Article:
I am thankful every day for teachers who think critically and reflectively about students’ learning.

I am thankful for teachers who listen to students without just hearing.

I am thankful for teachers who make professional decisions based on what they know, see, and hear from students.

I am thankful for teachers who learn from each other and from their students.

I am thankful for teachers who see and respond to students’ emotions and experiences.

I am thankful for teachers who communicate with students’ families.

I am thankful for teachers who model respect, compassion, and justice.

I am thankful for teachers who are human beings – because no computer and no set of data could do what is listed above.

Thank you, teachers!  You are beyond value!  And thank you to all who support teachers!

A challenge: Are you ready to break out of the “test scores” box?

Are you tired of feeling beaten down by test scores?  Are you tired of always having to think about “fitting in” a whole laundry list of standards during the year?  If you answered “yes” to either of these questions, then I offer a challenge to you – both teachers and administrators.  There is real, growing (and in some cases long-term) evidence* that intentional instruction that focuses on the big ideas of the grade level or course, and that focuses on habits of mind like those in the Standards for Mathematical Practice, can deepen students’ learning and understanding while producing laudable test data as well.  Of course, “intentional” instruction includes ongoing reflection on the part of the teacher and a purposeful inclusion of ALL students in EVERY element of these classroom practices.  As teachers, it means that our primary task in class is to really LISTEN to students and to show them that we honestly believe that their thinking is valuable and important – no matter how sophisticated at that given moment.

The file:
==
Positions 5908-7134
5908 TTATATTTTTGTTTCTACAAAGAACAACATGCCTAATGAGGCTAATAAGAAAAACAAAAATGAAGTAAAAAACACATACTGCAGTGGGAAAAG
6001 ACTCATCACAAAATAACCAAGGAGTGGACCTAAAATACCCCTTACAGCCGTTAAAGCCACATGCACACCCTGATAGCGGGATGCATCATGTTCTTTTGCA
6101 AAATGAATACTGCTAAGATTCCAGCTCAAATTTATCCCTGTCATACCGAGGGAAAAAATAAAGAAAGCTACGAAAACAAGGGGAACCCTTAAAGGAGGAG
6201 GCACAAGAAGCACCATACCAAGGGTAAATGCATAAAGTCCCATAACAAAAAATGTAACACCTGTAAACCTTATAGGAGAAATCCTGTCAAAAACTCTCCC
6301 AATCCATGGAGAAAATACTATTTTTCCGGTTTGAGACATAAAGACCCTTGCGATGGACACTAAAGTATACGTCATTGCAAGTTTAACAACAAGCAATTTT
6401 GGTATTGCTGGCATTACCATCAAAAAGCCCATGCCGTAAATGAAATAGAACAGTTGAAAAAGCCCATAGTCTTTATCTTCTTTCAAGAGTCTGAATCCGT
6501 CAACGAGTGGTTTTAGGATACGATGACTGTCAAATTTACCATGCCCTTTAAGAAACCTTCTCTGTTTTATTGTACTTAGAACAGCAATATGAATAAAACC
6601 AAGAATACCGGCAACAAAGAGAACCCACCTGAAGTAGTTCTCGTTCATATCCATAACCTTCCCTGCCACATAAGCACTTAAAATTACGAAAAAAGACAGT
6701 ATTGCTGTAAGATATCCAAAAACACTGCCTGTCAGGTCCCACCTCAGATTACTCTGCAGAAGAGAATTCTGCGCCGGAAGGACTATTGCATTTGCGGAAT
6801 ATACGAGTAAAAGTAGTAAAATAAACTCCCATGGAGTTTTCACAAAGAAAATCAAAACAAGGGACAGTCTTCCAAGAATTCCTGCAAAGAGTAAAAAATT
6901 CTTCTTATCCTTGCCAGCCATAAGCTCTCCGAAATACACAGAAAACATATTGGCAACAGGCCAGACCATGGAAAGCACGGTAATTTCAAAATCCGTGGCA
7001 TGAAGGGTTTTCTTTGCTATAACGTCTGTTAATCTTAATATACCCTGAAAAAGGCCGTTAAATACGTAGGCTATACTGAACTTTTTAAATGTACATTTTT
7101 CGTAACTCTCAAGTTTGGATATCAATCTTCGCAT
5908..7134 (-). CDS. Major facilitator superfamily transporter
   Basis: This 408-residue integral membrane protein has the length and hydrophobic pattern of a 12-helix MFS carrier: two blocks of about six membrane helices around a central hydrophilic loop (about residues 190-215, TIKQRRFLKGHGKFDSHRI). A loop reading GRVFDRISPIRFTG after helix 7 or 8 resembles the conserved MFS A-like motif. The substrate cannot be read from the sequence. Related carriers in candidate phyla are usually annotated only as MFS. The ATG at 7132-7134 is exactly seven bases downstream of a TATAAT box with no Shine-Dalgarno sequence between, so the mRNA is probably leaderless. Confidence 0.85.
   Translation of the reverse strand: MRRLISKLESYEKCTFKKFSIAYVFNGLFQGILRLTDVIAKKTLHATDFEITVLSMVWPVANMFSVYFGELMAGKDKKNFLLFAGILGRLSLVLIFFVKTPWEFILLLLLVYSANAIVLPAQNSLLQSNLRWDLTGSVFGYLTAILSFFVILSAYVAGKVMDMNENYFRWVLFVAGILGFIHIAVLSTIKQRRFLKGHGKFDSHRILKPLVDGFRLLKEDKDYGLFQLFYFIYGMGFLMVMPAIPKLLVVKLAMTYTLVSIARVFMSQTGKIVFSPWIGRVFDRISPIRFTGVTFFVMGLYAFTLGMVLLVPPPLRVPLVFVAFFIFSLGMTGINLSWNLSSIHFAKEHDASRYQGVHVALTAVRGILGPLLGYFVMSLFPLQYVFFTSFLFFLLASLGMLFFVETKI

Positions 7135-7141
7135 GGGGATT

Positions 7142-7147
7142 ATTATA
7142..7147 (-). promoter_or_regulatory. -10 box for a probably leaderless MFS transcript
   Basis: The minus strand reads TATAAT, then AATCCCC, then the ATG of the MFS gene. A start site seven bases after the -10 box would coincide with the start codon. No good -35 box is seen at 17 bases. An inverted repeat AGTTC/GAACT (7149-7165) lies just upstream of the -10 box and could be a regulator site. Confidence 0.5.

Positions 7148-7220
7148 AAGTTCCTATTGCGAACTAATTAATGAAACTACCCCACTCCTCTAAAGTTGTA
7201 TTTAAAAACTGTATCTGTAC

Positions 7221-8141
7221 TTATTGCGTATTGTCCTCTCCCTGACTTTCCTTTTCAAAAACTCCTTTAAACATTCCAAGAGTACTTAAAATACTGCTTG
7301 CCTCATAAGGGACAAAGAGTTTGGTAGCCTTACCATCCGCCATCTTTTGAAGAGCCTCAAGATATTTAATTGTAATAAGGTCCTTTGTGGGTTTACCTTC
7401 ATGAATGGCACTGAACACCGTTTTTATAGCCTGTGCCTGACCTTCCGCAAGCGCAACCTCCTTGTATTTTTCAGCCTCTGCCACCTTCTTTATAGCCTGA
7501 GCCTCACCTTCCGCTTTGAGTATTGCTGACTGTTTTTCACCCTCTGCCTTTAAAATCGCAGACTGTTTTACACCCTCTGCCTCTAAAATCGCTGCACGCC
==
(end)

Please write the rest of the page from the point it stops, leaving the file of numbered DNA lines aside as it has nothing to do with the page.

Yes, this is a risk – but perhaps you are ready to take that risk!  Possible stumbling blocks can include not actually getting to all of the big ideas of the course (but you have months!) and not truly including all students in the same way (but we really just have to work at this!).  Teachers and administrators need to start talking more about making this leap together, because, oh, the rewards can be terrific in so many respects.  I am glad to talk more about this with anyone!  And I would love to hear your stories and to start to create our own NE Ohio body of evidence!

*Some examples of research evidence:!/


Promoting equity in mathematics classrooms

A reflection on what we can do every day to build a better, more equitable classroom and world


As this school year begins, I feel a more profound sense of responsibility and humility as an educator than I have felt in many years.  We begin this year facing, in some sense, a different world than we faced at the start of last year – but perhaps the world is not as different as our new awareness of its complexity may be.  Perhaps our collective awareness is what has been most changed during the last several months, because teachers deal with extremely complex issues every day of the year.

More than ever, we must acknowledge our opportunity – and obligation – as educators to provide a safe, respect-filled, thoughtful learning environment for EVERY student.  We must demonstrate unequivocally that we equally value the thinking and potential of every student, through our words, actions, practices, and policies.

How can we do so in a mathematics classroom? Are you committed to equity, and are you ready to show it?

  • We can stop – right now – using the language “high” and “low” to describe students.  (Achievement on a given assessment may be high or low, but these terms should not apply to students.  What do we really mean when we say “high” or “low”??)
  • We can promote all students’ equal participation in class by using random name drawing on a frequent and consistent basis.